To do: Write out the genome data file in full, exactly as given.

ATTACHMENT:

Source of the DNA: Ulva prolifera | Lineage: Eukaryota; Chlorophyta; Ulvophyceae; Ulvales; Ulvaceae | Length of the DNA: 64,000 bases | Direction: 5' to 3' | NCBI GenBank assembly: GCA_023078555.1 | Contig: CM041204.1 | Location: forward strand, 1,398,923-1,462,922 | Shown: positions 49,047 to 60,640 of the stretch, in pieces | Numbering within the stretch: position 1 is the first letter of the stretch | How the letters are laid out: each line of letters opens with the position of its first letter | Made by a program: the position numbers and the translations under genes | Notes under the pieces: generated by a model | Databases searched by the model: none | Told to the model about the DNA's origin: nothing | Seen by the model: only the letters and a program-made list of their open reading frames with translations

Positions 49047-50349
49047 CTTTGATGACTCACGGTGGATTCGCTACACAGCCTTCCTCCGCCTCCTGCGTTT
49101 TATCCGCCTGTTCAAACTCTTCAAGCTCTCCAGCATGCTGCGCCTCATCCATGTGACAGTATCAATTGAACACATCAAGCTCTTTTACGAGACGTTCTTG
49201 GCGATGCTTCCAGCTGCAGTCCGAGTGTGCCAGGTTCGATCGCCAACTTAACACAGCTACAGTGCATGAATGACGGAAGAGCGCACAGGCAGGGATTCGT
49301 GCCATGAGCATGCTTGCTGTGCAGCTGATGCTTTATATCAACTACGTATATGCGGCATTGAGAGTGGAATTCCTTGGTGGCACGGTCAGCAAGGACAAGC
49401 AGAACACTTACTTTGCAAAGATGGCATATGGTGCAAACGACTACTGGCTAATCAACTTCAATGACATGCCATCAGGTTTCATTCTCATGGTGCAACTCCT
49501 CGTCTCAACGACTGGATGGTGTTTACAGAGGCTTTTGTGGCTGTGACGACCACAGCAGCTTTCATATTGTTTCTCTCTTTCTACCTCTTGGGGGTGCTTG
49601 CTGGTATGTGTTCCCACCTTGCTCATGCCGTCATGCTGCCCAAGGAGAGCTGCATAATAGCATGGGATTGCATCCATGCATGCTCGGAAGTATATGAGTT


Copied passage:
Source of the DNA: Ulva prolifera | Lineage: Eukaryota; Chlorophyta; Ulvophyceae; Ulvales; Ulvaceae | Length of the DNA: 64,000 bases | Direction: 5' to 3' | NCBI GenBank assembly: GCA_023078555.1 | Contig: CM041204.1 | Location: forward strand, 1,398,923-1,462,922 | Shown: positions 49,047 to 60,640 of the stretch, in pieces | Numbering within the stretch: position 1 is the first letter of the stretch | How the letters are laid out: each line of letters opens with the position of its first letter | Made by a program: the position numbers and the translations under genes | Notes under the pieces: generated by a model | Databases searched by the model: none | Told to the model about the DNA's origin: nothing | Seen by the model: only the letters and a program-made list of their open reading frames with translations

Positions 49047-50349
49047 CTTTGATGACTCACGGTGGATTCGCTACACAGCCTTCCTCCGCCTCCTGCGTTT
49101 TATCCGCCTGTTCAAACTCTTCAAGCTCTCCAGCATGCTGCGCCTCATCCATGTGACAGTATCAATTGAACACATCAAGCTCTTTTACGAGACGTTCTTG
49201 GCGATGCTTCCAGCTGCAGTCCGAGTGTGCCAGGTTCGATCGCCAACTTAACACAGCTACAGTGCATGAATGACGGAAGAGCGCACAGGCAGGGATTCGT
49301 GCCATGAGCATGCTTGCTGTGCAGCTGATGCTTTATATCAACTACGTATATGCGGCATTGAGAGTGGAATTCCTTGGTGGCACGGTCAGCAAGGACAAGC
49401 AGAACACTTACTTTGCAAAGATGGCATATGGTGCAAACGACTACTGGCTAATCAACTTCAATGACATGCCATCAGGTTTCATTCTCATGGTGCAACTCCT
49501 CGTCTCAACGACTGGATGGTGTTTACAGAGGCTTTTGTGGCTGTGACGACCACAGCAGCTTTCATATTGTTTCTCTCTTTCTACCTCTTGGGGGTGCTTG
49601 CTGGTATGTGTTCCCACCTTGCTCATGCCGTCATGCTGCCCAAGGAGAGCTGCATAATAGCATGGGATTGCATCCATGCATGCTCGGAAGTATATGAGTT